This is getting away from traditional sets. Those sets can be valuable if you want a specific player to shoot, but constantly running sets can turn your players into robots.
The ball creates energy. When the ball touches a lot of different hands, that naturally feeds into the team playing better defensively, it feeds into your big screen harder, or it feeds into players that are willing to make an extra pass. You want to create an offensive continuity where there’s a good flow to it, so you need to teach the game and teach different actions. You can do that by teaching your athletes how to play one-on-one, how to drive and attack, and then how to play with a teammate playing two-on-two one side of the floor.
Then have them play three-on-three and all the different actions you can come up with three-on-three: dribble handoffs, hand-backs, pin-downs, staggers, playing out of the post, playing out of the pinch post, ball screen actions. When they are comfortable with all the different reads and decisions they need to make, introduce them to four-on-four and eventually five-on-five, convenient in the half court, and then being able to do it in transition and fall into offense.
It just comes back to what’s your personnel? What actions do you want your personnel to run to be successful in the shots you want them to create? Then what are your different principles within your offense? If the ball goes here, we’re going to do this. If the defense does this, this is the alternative read that we’re going to make. Start early with transition offense since the majority of the game is built from that. Then regarding half court: Are there specific guys that need to get shot? Then these are the sets that we can run to get them shot. Or can I teach guys how to make reads and make different decisions? Ultimately, that makes you more difficult to defend. And you probably already know that some of the toughest teams to defend are the ones that are unpredictable.
The biggest bang for your buck is going to be practicing the fundamentals of the game – passing, dribbling, shooting. Also important is decision making – making reads and understanding different options based on what the defense is going to do and reacting to it. Think about this scenario: You are a high school coach with 10 players on your roster. During every practice you work on fundamentals and decision making and your players get better as passers, dribblers and shooters. Before you know it, the defense has to work hard to react to the offense.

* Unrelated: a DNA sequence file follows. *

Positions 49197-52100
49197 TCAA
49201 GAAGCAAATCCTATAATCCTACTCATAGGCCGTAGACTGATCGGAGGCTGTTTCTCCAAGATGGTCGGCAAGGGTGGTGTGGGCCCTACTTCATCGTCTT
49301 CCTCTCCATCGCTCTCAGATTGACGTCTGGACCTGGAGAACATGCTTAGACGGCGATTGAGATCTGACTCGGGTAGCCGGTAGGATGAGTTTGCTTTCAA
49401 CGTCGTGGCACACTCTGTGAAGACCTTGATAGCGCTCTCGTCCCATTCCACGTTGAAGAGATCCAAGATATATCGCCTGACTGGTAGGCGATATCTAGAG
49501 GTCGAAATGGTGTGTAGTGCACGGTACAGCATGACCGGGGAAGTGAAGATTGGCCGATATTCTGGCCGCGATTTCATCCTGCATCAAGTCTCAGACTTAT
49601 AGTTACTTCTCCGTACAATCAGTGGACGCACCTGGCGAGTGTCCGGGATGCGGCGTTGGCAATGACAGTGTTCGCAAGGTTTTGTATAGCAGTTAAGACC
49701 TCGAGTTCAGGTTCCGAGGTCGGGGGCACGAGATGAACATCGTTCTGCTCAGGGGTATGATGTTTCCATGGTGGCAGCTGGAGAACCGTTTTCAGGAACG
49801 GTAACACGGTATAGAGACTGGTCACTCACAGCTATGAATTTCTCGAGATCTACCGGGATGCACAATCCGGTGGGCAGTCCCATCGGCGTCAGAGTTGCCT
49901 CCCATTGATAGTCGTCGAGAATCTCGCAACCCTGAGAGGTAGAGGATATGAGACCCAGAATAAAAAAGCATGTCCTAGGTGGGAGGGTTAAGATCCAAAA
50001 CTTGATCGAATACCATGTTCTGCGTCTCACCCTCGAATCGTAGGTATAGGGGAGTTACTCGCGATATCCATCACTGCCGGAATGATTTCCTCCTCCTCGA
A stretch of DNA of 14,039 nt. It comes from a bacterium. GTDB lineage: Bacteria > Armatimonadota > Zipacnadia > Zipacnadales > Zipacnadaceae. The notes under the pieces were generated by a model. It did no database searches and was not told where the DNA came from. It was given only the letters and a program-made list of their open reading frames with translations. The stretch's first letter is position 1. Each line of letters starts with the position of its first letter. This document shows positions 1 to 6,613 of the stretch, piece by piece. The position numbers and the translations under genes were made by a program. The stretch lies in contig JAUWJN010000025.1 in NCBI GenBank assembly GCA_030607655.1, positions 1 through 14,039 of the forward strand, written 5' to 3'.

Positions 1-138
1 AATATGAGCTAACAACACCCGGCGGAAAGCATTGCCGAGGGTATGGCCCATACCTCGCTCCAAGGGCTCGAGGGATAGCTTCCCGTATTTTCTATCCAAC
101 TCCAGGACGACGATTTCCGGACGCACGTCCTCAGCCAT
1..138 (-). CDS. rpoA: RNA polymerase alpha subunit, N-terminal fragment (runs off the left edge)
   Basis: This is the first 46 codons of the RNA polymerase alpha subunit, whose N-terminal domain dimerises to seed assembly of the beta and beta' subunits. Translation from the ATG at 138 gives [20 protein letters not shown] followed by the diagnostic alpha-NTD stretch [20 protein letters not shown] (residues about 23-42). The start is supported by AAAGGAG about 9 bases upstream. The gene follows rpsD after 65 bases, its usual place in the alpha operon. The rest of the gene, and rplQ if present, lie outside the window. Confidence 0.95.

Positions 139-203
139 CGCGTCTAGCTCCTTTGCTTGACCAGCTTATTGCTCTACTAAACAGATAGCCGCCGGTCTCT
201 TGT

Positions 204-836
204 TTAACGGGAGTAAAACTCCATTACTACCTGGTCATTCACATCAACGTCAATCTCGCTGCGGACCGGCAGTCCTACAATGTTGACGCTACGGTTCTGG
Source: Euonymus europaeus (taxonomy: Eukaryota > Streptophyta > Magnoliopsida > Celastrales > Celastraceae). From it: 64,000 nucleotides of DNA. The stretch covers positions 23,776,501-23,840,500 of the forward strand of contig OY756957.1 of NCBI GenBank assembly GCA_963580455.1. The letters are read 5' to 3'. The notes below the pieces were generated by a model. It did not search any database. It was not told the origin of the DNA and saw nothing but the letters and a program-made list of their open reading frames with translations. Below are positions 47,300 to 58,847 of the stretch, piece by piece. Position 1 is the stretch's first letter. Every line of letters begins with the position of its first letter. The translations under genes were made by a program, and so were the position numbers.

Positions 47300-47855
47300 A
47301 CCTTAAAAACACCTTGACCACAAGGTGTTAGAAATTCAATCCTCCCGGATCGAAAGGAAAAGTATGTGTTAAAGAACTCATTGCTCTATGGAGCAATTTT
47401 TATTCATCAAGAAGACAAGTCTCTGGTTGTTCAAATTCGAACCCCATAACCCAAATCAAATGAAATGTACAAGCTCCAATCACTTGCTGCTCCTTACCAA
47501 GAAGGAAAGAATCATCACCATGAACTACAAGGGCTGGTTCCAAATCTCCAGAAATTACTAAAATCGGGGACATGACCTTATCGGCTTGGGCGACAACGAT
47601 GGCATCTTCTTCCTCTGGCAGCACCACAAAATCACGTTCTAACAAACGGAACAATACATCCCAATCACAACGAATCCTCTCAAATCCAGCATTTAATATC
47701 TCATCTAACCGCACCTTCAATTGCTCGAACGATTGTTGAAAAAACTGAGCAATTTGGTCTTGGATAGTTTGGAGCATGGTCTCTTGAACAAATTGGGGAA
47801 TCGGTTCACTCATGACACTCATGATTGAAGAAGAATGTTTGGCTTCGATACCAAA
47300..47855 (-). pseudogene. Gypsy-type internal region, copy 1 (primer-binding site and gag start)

Ball movement is huge. The dribble is most effective when you’re able to attack the paint. If you’re able to make the defense collapse, then you can get the ball to your shooters. Again, the game is totally built on fundamentals. Action shots, shots that are on the move, shots that are off the screens that you set, cuts that you make off the post – those things all involve the timing of your offense, team cohesiveness and team chemistry. Try to stay away from paralyzing your team and turning your players into robots.
That can be really challenging but you can avoid that by playing a lot of five-on-five, three-on-three, two-on-two and one-on-one. Put constraints on it. For example, tell your offense that they’re playing three-on-three and they can have no dribbles. Or tell the team that they are playing three-on-three and can only score by setting the screen for a teammate and getting a catch-and-shoot jump shot. Once players start to develop skill sets in these situations, you’ll start to see the offense take off. Fall back on your principles, where you want your spacing to be, where you want your offensive roles.
As mentioned earlier, evaluate your team. Sometimes coaches adopt another team’s offense without having players who can execute it well. Sit down with your coaching staff and discuss each player on your roster. Look at strengths and weaknesses and discuss how you can potentially put all those pieces together. You may start to find some different trends: One player is very good at running off screens, another runs in transition well, while another is excellent at coming off of ball strings. Maybe we can play a little bit faster. Maybe we can set some drag screens and get this player all the way to the corner so he pulls the defense in with him.After you fully realize your team’s strengths, you can build an offense that matches your personnel.
Knowing your personnel and how to be effective with your players are definite ways to help simplify the game.